This new Bulldog breed arrived for the first time in England in 1893, with English Bulldog breeds in uproar as the French imports did not meet the new breed standards in place by this time and wanted to prevent the English stock from cross-breeding with the French. The Kennel Club initially recognised them as a subset of the existing English Bulldog breed rather than an entirely new breed. Some English breeders in this period bred the French Bulldogs in order to resurrect the Toy Bulldog breed. On 10 July 1902, at the house of Frederick W. Cousens, a meeting was held to set up a breed club in order to seek individual recognition for the French breed. The adopted breed standard was the same one which was already in use in America, France, Germany and Austria. Despite opposition from Miniature Bulldog (the new breed name for the Toy Bulldog) and Bulldog breeders, in 1905, the Kennel Club changed its policy on the breed and recognised them separate from the English variety, initially as the Bouledogue Francais, then later in 1912 the name changed to French Bulldog.
The French Bulldog should have the appearance of an active, muscular dog, of heavy bone, smooth coat, compactly built, and of medium or small structure. The points should be well distributed and bear good relation one to the other, no feature being in such prominence from either excess or lack of quality that the animal appears deformed or poorly proportioned. In comparison to specimens of different gender, due allowance should be made in favor of the female dogs, which do not bear the characteristics of the breed to the same marked degree as do the male dogs.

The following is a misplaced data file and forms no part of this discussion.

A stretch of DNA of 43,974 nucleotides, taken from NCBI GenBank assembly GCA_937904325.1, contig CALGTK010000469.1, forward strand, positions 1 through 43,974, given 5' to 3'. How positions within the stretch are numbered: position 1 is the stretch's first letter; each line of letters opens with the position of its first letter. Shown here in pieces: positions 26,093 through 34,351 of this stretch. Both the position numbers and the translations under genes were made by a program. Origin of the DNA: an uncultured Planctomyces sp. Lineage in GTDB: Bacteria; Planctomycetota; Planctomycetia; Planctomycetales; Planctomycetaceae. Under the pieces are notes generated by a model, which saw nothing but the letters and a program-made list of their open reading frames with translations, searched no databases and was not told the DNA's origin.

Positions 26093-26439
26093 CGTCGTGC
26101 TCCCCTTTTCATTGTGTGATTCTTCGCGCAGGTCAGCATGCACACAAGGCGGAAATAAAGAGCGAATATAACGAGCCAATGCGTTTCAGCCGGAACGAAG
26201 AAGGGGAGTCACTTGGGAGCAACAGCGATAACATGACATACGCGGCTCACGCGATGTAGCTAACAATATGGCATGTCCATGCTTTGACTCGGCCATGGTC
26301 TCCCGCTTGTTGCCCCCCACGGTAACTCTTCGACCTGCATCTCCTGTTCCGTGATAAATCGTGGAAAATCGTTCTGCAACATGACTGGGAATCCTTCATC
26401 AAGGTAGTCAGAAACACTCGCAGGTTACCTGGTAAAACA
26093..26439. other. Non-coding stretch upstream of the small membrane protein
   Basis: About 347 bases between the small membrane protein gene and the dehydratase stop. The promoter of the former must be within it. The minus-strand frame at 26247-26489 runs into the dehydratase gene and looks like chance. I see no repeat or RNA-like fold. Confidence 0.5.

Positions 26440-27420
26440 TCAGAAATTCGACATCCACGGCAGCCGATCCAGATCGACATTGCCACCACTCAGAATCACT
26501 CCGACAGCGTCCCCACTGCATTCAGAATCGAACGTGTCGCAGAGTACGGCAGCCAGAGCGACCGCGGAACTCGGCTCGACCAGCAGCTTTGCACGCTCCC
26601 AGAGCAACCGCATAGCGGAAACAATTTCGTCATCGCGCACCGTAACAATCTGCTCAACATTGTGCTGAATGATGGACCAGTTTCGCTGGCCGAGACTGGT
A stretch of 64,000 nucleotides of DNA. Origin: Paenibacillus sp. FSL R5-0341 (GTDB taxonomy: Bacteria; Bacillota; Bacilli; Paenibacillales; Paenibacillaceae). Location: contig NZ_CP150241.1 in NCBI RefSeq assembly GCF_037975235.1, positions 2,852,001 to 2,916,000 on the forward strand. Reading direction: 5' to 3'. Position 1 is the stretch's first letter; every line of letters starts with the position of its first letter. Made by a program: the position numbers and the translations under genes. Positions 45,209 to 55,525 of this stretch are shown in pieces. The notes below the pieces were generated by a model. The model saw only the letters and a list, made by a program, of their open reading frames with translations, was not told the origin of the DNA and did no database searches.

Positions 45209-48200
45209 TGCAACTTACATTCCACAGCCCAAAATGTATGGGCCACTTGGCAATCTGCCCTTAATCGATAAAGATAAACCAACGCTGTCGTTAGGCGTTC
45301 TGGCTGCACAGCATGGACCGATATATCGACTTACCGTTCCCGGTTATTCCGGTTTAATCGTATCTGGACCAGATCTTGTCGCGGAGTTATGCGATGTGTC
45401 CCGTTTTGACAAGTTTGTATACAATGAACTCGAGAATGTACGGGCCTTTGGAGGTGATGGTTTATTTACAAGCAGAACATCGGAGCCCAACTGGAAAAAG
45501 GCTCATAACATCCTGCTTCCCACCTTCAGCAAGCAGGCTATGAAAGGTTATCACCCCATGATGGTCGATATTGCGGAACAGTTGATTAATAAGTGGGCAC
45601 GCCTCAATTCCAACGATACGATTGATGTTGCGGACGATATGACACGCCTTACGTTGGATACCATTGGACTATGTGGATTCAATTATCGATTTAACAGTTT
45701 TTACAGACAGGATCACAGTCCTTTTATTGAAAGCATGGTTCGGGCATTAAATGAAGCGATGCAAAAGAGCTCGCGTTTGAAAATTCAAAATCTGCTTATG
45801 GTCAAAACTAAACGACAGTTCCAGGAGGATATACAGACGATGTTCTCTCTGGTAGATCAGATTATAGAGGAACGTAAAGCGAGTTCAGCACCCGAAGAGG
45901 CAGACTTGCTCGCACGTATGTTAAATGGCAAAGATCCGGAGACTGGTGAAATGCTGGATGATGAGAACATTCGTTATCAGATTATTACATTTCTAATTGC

Acceptable colors under the breed standard are the various shades of brindle, fawn, tan or white with brindle patches (known as "pied"). The dominant color is brindle, then fawn with pieds being less common than the other colors. The breed clubs do not recognize any other colors or patterns. This is because some colors come linked with health problems not usually found in the breed, most notably blue coloration, which is linked with a form of alopecia, sometimes known as "Blue Dog Alopecia". Although this is heavily disputed by some organisations as there does not appear to be any concrete indication that the health and/or skin conditions are caused by the colour itself. After all, even dogs that aren't blue can suffer from "blue dog alopecia" The American Kennel Club states that Frenchies can be brindle, fawn, white, and brindle and white. The skin should be soft and loose, especially at the head and shoulders, forming wrinkles. Coat moderately fine, brilliant, short and smooth.
The head should be large and square. The top of the skull should be flat but slightly rounded. The stop should be well defined, causing a hollow or groove between the eyes. Muzzle should be broad, deep, and well laid back; The muscles of the cheeks well developed. The nose should be extremely short; Nostrils broad with well defined line between them. The nose and flews should be black, except in the case of lighter-colored dogs, where a lighter color of nose is acceptable. The flews should be thick and broad, hanging over the lower jaw at the sides, meeting the underlip in front and covering the teeth, which should not be seen when the mouth is closed. The under-jaw should be deep, square, broad, undershot, and well turned up. Eyes should be wide apart, set low down in the skull, as far from the ears as possible, round in form, of moderate size, neither sunken nor bulging, and in color dark. No haw and no white of the eye showing when looking forward. Ears shall hereafter be known as the bat ear, broad at the base, elongated, with round top, set high in the head, but not too close together, and carried erect with the orifice to the front. The leather of the ear fine and soft.
The neck should be thick and well arched, with loose skin at throat. The forelegs should be short, stout, straight and muscular, set wide apart. The body should be short and well rounded. The back should be a roach back, with a slight fall close behind the shoulders. It should be strong and short, broad at the shoulders and narrowing at the loins. The chest, broad, deep and full, well ribbed with the belly tucked up.